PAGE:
The Freedom Fallacy

Friday, November 25, 2005


Written by Tristan Dineen

Freedom is a word that we hear trumpeted on a daily basis: from our television sets, on the radio, on websites, from our politicians making election promises, businessmen attempting to assert good intentions, people on the street expressing opinions, activists and radicals crying out for more. Always the word “freedom” returns again and again in our lives and in our vocabularies. It is the global watch word and inescapable in the modern age and while it is so widespread it is shocking how broadly defined it really is and how little we actually understand this word that holds so much diverse meaning and is literally the obsession of a globalized world. It is time that we understood what this thing is that we so desperately seek. For what we find may be less than desirable.

Since the French Revolution in particular freedom has been the word that one uses if one wants to rally mass support around a cause, any cause. Liberals used it first and perhaps most successfully to rally popular support for the American and French Revolutions. Socialists used it to rally working class support against the status quo. Conservatives, while originally wary of the term, have now embraced it as part of the neo-conservative creed and used it in a large part to justify the invasion of Iraq in 2003. Ever since the masses of common people appeared on the political stage in the 18th Century it has been the desire for more and more freedom that has driven them to follow often criminal ideologies and policies. The Nazis promised freedom in racial terms to the German people and freedom from past national humiliations. The Soviet Constitution under Stalin promised an incredible range of freedoms even as millions were being sent to their deaths in the Gulag.

Freedom motivates, probably more than any other word in our vocabulary. People make money and buy luxury goods largely because they believe and are often told that they will bring them a measure of freedom they otherwise would not have. People seek social status and political status for the same reasons. They believe that power brings freedom along with it and will enable a person to ignore the mundane concerns of everyday living.

Of course all these perspectives are incredibly naïve. You might make a certain amount of money and enter a higher tax bracket and be able to afford a fancy car or house or whatever. For a while you might be happy and empowered but then you see that so many others are in the same situation and so you must now work to distinguish yourself from them with more wealth and more and better trappings of material success. You end up back at square one essentially.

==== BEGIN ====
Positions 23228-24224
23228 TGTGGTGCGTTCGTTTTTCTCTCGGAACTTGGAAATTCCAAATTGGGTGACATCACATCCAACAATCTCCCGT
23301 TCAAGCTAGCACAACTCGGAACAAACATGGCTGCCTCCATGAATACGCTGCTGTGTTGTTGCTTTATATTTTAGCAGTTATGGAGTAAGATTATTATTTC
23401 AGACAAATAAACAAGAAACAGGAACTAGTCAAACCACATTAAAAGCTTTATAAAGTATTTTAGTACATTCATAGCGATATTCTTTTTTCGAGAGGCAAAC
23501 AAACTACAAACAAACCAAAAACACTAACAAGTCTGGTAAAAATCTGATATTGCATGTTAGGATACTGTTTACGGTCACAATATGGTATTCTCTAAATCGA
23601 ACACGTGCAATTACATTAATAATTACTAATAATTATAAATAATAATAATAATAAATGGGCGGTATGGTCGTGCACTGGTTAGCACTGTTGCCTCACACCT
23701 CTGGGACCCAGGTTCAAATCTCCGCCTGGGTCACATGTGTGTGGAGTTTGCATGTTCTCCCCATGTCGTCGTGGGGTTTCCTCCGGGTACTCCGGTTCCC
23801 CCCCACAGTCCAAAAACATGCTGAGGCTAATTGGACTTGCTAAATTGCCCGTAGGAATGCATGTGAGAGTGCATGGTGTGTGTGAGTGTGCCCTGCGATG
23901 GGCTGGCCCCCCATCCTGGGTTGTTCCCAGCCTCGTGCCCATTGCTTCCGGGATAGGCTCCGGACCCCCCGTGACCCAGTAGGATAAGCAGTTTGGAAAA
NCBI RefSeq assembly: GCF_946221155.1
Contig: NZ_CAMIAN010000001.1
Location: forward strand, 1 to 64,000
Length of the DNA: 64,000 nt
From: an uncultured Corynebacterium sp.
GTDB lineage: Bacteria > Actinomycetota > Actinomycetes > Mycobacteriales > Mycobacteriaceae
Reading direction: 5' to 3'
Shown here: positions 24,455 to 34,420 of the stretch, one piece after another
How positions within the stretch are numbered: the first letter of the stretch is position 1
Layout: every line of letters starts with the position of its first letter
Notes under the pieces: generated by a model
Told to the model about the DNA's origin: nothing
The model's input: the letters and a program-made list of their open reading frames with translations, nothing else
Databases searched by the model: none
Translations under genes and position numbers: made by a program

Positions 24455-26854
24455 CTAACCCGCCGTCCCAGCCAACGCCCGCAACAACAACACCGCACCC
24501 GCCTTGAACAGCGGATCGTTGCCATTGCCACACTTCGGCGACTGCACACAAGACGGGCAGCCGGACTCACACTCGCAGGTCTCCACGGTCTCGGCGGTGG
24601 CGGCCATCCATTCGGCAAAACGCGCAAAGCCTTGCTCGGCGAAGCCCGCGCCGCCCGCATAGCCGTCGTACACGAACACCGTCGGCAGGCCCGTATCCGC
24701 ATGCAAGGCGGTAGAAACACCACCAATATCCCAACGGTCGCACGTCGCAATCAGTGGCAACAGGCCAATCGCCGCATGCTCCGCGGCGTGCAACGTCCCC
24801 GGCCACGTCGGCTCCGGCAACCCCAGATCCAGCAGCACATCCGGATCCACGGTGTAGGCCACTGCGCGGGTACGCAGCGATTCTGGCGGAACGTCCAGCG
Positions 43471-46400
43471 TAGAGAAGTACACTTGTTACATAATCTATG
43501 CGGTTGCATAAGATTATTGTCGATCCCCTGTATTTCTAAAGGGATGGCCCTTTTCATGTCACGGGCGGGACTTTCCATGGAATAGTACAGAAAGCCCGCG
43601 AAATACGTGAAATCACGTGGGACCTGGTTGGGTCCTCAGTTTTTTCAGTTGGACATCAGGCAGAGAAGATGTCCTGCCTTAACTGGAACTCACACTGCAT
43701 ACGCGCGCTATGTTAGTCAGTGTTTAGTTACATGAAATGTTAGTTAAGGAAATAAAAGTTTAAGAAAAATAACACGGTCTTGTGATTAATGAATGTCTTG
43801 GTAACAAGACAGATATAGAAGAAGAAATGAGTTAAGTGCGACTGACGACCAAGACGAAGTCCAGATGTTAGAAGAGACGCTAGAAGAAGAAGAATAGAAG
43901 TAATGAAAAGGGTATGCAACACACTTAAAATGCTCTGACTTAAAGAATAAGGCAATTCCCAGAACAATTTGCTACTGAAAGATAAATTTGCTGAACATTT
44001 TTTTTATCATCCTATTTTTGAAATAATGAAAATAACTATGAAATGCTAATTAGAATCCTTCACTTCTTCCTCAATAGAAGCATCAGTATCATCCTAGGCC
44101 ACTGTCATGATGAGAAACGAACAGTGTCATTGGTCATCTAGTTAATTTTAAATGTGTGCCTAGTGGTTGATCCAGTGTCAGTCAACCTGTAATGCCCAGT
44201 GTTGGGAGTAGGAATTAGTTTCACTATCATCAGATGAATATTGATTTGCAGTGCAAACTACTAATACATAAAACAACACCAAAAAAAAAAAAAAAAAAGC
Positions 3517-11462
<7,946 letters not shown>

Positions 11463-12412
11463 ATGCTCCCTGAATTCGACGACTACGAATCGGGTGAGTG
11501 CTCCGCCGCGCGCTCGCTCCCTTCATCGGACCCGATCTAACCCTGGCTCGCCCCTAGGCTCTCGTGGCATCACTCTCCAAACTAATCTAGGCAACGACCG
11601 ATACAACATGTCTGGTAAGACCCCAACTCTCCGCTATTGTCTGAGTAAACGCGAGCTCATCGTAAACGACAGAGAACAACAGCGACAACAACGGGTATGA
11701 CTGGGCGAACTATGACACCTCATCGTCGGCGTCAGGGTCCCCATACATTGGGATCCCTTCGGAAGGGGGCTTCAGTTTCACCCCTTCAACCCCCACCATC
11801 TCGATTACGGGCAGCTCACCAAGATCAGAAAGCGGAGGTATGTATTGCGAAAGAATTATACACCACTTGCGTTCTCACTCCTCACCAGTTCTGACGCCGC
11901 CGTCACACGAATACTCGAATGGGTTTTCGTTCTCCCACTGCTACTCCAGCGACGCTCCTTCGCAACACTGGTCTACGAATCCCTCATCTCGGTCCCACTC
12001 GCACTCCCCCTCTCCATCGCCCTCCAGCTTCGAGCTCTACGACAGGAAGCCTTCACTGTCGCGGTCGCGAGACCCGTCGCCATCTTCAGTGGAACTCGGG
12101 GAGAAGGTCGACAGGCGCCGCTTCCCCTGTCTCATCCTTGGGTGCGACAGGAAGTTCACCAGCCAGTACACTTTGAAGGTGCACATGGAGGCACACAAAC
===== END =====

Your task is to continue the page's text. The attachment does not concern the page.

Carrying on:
Someone might gain in social and political status attaining high positions of authority and might at first be in awe of their new found power and see it as a release from the mundane activities of lower station. What they soon come to realize is that they must now take on responsibilities they never had to take on before and the consequences of mistakes and of failure are now infinitely higher than they were. They will realize that with power comes responsibility and not freedom to do as one wants all the time. Mature minds realize this fact early on but immature minds fixated on getting away from responsibility and unconcerned with the concept of duty find themselves trapped.

Freedom as a concept is quite naïve unless you have duty as a precondition. Personal fulfillment through doing one’s duty and fulfilling one’s purpose is perhaps the only real way of attaining freedom. When you serve the broader interests of society you are effectively serving yourself as a member of society. The common good is of paramount importance.

Winston Churchill is a prime example of this. Throughout his life he had a very strong sense of duty and sought to fulfill himself through accomplishments that benefited his country and ultimately the world as a whole. While Hitler promised an immature, tyrannical freedom to the German “master-race,” Churchill promised “blood, toil, tears and sweat…” but promised ultimate victory in World War II no matter the cost. What he did was for the common good of humanity laid out in the starkest of terms.

Often people do not wish to hear what must be done to attain real freedom. They feel freedom is theirs by right and should be taken at liberty like a child reaches into a cookie jar. If Churchill had said what he had said during peacetime he would have been mocked and other less astute politicians would have won over the people with promises of instant gratification. Those who speak the truth are rarely welcomed except in times of crisis and we are indeed very lucky that Churchill emerged as he did to take charge of Great Britain in one of humanity’s darkest hours. While Remembrance Day as a tradition continues, we as a generation are rapidly losing sight of what the concept of duty means and it is no surprise given our society of material affluence which preaches instant gratification and ultimately childish values. What will we do when all the veterans are gone, when there is no one left alive to remember what must be done and what sacrifices must be made to achieve real fulfillment and real freedom? I wear a poppy year round in remembrance of the war dead of all wars and I can only hope that others share the sentiment that in an age of laziness, the concept of duty and honour must never die. For if they do humanity will be in great danger largely from our own childish impulses. Impulses that misguided notions of freedom merely reinforce.